by Greg Mayer
Our seventh installment of Teaching Evolution is an extract from The Genetic Basis of Evolutionary Change by Richard C. Lewontin. As regular WEIT readers will know, Dick was Jerry’s Ph.D. dissertation advisor (and mine too in the de jure sense, since my de facto advisor, Ernest E. Williams was retired). In this book, Dick summarized and critiqued the initial results of the “find ’em and grind ’em” school of population genetics, which studied electrophoretically detectable allelic variation in soluble proteins. In the extract chosen, he lays out the basic questions of population genetics, and how, historically, they have been addressed. It turns out that protein electrophoretic data were inadequate to our needs, leading to a further “struggle to measure variation”, leading eventually to nucleotide sequencing. The last of Dick’s books mentioned below is a collection of reviews from the New York Review of Books; it contains “Sex, Lies, and Social Science” (and the subsequent exchange), which along with Peter Medawar’s takedown of Teilhard de Chardin, and E.E. Williams’ takedown of Soren Lovtrup, is among the best book reviews ever.
Richard C. Lewontin (b. 1929) is Alexander Agassiz Professor of Zoology Emeritus in the Museum of Comparative Zoology at Harvard University. One of the most influential population geneticists of the 20th century, he studied under Th. Dobzhansky at Columbia. His work has centered around what he has called “the struggle to measure variation”, and the interpretation of that variation in terms of the evolutionary forces acting on populations. In 1966, he and Jack Hubby at the University of Chicago, and, independently Harry Harris in England, introduced the technique of protein gel electrophoresis to the study of genetic variation in natural populations and showed that there is abundant variation in nature. His student Marty Kreitman was the first to use DNA sequencing to study variation, which, like electrophoresis before it, has revolutionized empirical population genetics. Lewontin’s books include The Genetic Basis of Evolutionary Change (1974), Human Diversity (1982), The Triple Helix (2000), and It Ain’t Necessarily So: the Dream of the Human Genome and Other Illusions (2000).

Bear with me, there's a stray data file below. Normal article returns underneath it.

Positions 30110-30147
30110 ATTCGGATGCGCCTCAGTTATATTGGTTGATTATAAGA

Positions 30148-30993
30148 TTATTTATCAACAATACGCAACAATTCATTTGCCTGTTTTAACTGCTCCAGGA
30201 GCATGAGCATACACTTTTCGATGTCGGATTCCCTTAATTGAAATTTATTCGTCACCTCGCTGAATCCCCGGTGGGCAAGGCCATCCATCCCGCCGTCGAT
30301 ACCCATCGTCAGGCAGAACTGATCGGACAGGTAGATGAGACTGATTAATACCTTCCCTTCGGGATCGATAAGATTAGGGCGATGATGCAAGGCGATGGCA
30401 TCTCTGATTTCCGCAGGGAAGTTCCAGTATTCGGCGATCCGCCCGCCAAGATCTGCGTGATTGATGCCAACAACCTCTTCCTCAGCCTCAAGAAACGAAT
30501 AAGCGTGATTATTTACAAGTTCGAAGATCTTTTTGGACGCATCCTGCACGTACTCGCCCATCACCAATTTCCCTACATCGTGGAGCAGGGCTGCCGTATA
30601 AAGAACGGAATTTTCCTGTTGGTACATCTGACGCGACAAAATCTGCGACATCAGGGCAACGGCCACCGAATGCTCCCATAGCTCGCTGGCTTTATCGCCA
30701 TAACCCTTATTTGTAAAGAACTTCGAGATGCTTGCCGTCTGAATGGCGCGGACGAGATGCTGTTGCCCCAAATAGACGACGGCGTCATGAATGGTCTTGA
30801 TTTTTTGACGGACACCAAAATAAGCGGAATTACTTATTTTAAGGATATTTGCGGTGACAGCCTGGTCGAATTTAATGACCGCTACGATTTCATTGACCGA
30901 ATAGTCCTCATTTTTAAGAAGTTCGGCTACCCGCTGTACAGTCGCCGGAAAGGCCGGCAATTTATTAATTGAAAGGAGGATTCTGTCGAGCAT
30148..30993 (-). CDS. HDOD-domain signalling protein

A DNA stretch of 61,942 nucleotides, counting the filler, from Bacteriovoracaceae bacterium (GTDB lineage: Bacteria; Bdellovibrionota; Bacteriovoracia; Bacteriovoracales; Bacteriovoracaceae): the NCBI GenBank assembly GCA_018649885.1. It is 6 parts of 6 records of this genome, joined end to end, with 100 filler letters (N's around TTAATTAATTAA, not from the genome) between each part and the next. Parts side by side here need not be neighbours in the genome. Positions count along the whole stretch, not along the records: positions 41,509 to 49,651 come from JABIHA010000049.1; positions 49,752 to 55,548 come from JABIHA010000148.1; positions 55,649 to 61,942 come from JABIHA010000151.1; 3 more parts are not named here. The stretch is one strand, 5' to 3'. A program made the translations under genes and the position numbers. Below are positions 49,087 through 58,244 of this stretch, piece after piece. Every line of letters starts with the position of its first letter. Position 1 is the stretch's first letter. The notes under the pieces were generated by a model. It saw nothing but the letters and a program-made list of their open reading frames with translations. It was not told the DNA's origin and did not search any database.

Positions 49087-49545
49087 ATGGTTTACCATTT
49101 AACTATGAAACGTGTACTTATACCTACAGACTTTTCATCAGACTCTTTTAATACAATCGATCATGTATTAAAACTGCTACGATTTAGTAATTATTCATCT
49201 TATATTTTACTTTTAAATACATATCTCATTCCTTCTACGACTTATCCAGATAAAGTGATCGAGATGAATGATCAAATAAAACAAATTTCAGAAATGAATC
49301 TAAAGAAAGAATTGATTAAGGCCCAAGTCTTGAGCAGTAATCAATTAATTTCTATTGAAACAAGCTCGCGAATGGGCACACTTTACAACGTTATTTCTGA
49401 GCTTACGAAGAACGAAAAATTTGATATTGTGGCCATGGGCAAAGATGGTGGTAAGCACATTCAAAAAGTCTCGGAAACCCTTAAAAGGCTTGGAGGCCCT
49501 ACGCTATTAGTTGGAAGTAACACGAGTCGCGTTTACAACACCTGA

Lewontin, R. C. 1974. The Genetic Basis of Evolutionary Change. Columbia University Press, New York. Extracts from Chap. 1, “The Structure of Evolutionary Genetics” (pp. 3-6), and Chap. 2, “The Struggle to Measure Variation” (pp. 19-38 and pp. 86-94). (access to entire book)
1. What does Lewontin see as the most essential part of Darwin’s contribution? Why does this contribution make the study of genetic variation crucial for the study of evolution?
2. What are the “classical” and “balance” schools of population genetics? What are the views of these schools on the nature and amount of variation in natural populations, the modes of natural selection acting in natural populations, and the genetics of speciation?
3. What degree of variability in populations is inferred from the study of visible mutations, and from the study of the results of artificial selection? How do these estimates compare to one another?
4. How would DNA sequences, as opposed to mere identification of protein alleles (as is done in electrophoresis), provide richer information for addressing the questions posed by Lewontin? In particular, how would they provide better data on the nature of selection? (The answer to this is not in the reading.)